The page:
When the heavens opened on Friday, ahead of the first practice session of the Turkish Grand Prix, one articulate resident lamented that "the skies are crying because this weekend's the last time Formula One comes to Istanbul".
Yesterday's race at Istanbul Park, which was won by Sebastian Vettel, is expected to be Turkey's final farewell after Murat Yalcintas, the head of the capital's chamber of commerce, revealed last month the government were unwilling to pay the increased staging fee of £26 million (Dh156m).
The annual event - an ever-present on the calendar since 2005 - has been widely criticised for its scarcity of self-promotion and poor accessibility, both of which have led to declining ticket sales.
In 2009, a mere 36,000 witnessed Jenson Button's triumph here in the Brawn GP car. To put that in perspective, last year's Abu Dhabi Grand Prix sold 150,000 tickets - the venue's maximum capacity - over the course of the three days.
Accessibility has improved, however, with new gates and roads being completed in recent years, and Franz Tost, the team principal at Toro Rosso, said the timing could not be worse for the track to disappear in a puff of exhaust fumes.
"It would be a shame if it's the last race," he said, "but it is totally easy: give Bernie more money and we come."
Bernie Ecclestone, Formula One's commercial rights owner, said yesterday he would only be happy for the race to remain on the calendar "for exactly the same fees that we get from other European races, like Hungary ... If Turkey believes it doesn't need any good public relations, that's fine. It's up to them to make up their mind. I cannot do it for them. But as I said before, I hope that we can clear everything up over the weekend. We don't want to leave here."
Ecclestone had earlier predicted more spectators would make their way over the Bosphorus from Eastern Europe and the 80-year-old was predictably proved correct yesterday.
Benefiting from this year's lower ticket prices, a throng of men clad in canary-yellow outfits emblazoned with the motif of the "Estonian F1 Fan Club" danced and sang songs celebrating Mika Hakkinen, the Finnish double world champion in 1998 and 1999, while Ferrari's ever-loyal tifosi basked in the sunshine and Russian, Bulgarian and Hungarian tricolours swung proudly.
Dmitry Gamper, a young Russian attending his first grand prix and hoping to catch a glimpse of compatriot Vitaly Petrov, said through a translator that the Turkish event was geographically his closest race and he would be disappointed to see it leave before Sochi's Russian Grand Prix joins the calendar in 2014.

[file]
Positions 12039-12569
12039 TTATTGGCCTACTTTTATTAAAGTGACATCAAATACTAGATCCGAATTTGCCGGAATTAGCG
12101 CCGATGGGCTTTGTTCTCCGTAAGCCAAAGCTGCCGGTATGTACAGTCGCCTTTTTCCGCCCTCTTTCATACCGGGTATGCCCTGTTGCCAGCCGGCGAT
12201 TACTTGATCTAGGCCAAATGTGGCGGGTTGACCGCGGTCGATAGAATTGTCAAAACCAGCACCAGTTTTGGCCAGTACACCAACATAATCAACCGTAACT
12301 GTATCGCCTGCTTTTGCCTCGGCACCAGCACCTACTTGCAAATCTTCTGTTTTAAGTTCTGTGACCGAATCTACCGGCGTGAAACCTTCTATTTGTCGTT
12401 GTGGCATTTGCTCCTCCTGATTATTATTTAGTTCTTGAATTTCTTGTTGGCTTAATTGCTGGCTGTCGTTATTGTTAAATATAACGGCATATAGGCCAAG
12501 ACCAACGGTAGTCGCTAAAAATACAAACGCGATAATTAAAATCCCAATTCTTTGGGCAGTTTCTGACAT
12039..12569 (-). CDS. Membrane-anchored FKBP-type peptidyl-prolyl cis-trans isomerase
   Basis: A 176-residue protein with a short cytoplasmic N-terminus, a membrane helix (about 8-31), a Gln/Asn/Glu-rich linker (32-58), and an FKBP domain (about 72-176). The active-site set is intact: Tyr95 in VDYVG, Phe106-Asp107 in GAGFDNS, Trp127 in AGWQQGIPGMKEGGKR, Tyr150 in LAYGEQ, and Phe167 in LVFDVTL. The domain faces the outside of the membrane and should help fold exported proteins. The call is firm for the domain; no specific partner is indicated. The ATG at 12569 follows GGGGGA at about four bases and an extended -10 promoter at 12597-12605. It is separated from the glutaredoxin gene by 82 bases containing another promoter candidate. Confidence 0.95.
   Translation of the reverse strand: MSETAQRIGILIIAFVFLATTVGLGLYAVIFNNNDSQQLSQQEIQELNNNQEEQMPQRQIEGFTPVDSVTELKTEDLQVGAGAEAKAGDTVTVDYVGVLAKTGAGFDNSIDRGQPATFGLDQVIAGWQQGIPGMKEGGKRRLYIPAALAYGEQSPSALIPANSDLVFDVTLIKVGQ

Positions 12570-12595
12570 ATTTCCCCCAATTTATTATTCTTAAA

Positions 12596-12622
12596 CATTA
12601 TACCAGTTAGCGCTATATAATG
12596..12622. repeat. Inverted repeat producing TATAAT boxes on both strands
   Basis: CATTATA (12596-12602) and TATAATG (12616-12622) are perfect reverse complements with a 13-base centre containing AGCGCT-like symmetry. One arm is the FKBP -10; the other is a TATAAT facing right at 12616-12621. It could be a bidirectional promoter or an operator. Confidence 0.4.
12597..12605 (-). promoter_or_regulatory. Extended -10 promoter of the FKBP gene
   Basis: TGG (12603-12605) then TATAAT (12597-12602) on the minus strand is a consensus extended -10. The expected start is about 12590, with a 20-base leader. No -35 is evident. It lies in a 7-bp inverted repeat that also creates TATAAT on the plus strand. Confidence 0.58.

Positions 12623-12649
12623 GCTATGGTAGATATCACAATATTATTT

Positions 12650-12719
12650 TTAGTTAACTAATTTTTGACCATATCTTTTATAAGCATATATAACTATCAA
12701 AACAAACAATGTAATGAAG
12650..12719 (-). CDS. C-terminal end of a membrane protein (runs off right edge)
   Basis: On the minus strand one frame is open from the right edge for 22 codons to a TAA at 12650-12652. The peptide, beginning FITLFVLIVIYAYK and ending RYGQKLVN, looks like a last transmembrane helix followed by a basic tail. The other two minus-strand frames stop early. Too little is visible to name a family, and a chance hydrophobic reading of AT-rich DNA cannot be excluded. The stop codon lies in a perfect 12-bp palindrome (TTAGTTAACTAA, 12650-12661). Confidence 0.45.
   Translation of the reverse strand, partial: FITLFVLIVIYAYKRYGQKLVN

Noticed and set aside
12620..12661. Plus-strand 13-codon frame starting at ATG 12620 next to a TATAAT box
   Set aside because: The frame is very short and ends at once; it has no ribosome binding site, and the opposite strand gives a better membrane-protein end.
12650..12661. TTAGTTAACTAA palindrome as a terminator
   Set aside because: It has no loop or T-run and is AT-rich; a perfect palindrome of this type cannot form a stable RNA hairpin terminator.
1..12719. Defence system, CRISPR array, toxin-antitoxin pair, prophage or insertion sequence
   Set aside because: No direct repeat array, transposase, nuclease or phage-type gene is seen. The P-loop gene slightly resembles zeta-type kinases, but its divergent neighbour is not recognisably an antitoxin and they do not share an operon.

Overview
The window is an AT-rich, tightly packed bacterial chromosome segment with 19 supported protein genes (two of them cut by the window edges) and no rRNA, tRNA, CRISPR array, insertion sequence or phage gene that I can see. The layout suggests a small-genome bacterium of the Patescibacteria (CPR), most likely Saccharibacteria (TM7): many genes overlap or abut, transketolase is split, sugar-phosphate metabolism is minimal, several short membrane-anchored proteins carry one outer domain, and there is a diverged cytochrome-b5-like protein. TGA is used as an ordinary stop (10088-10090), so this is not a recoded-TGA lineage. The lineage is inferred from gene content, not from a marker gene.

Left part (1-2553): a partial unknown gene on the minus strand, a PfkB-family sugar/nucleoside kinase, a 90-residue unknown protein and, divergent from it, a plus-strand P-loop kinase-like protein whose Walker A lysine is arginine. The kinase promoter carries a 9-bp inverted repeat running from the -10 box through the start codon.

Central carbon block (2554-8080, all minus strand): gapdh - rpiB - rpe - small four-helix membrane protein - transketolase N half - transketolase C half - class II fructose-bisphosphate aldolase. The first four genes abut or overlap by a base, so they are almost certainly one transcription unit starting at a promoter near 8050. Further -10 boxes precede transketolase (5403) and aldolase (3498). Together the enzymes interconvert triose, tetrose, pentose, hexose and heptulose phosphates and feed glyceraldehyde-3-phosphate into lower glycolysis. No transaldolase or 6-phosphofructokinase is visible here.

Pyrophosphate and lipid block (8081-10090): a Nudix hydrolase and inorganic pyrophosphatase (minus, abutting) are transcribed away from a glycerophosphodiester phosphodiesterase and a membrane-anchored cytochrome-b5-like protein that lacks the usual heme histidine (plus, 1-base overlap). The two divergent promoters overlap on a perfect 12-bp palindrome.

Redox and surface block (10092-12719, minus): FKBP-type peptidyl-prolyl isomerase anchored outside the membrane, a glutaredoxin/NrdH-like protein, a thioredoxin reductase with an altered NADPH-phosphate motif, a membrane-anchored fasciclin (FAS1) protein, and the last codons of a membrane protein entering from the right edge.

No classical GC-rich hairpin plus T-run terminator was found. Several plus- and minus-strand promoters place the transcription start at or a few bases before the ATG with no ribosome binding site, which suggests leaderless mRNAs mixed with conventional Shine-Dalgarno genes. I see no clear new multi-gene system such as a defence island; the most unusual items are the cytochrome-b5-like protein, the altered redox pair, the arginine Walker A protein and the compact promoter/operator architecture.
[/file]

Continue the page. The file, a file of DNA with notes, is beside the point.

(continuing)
It is not only the fans from far-flung corners of the globe who would sorely miss the Turkish showcase were its six-year contract not renewed. The teams, too, many of whom regard Istanbul Park as one of the most challenging circuits in the sport, would be reluctant to say "elveda" [goodbye].
"It's got some great high-speed corners and quite a nice mixture of turns," Lewis Hamilton, last year's winner, said. "Of course it would be a shame to not have the grand prix on the calendar as we love to race at circuits that are challenging and exciting for us, so fingers crossed it will be here."
Ferrari's Felipe Massa also said the track was, perhaps not surprisingly, one of his favourites: the Brazilian has won here three times in seven years.
"It is a track you always like to come to," he said. "I would definitely miss it as it is a place that you have some better results than expected."
Mumtaz Tahincioglu, the head of the Turkish Motorsport Federation, took the Turkish minister for sport to meet Ecclestone yesterday and told The National he was "hopeful" the race would be back next year.
"We are in the process of talking to Mr Ecclestone," said Tahincioglu, whose son, Jason, was the first Turkish driver to get behind the wheel of an F1 car.
"Both sides are keen to come to some sort of agreement; neither side wants to let it go. Somehow we are going to come to an agreement, but as always, it will come at the last minute.
"I am still very hopeful because at the end of the day this track is made for Formula One, so it has to live on."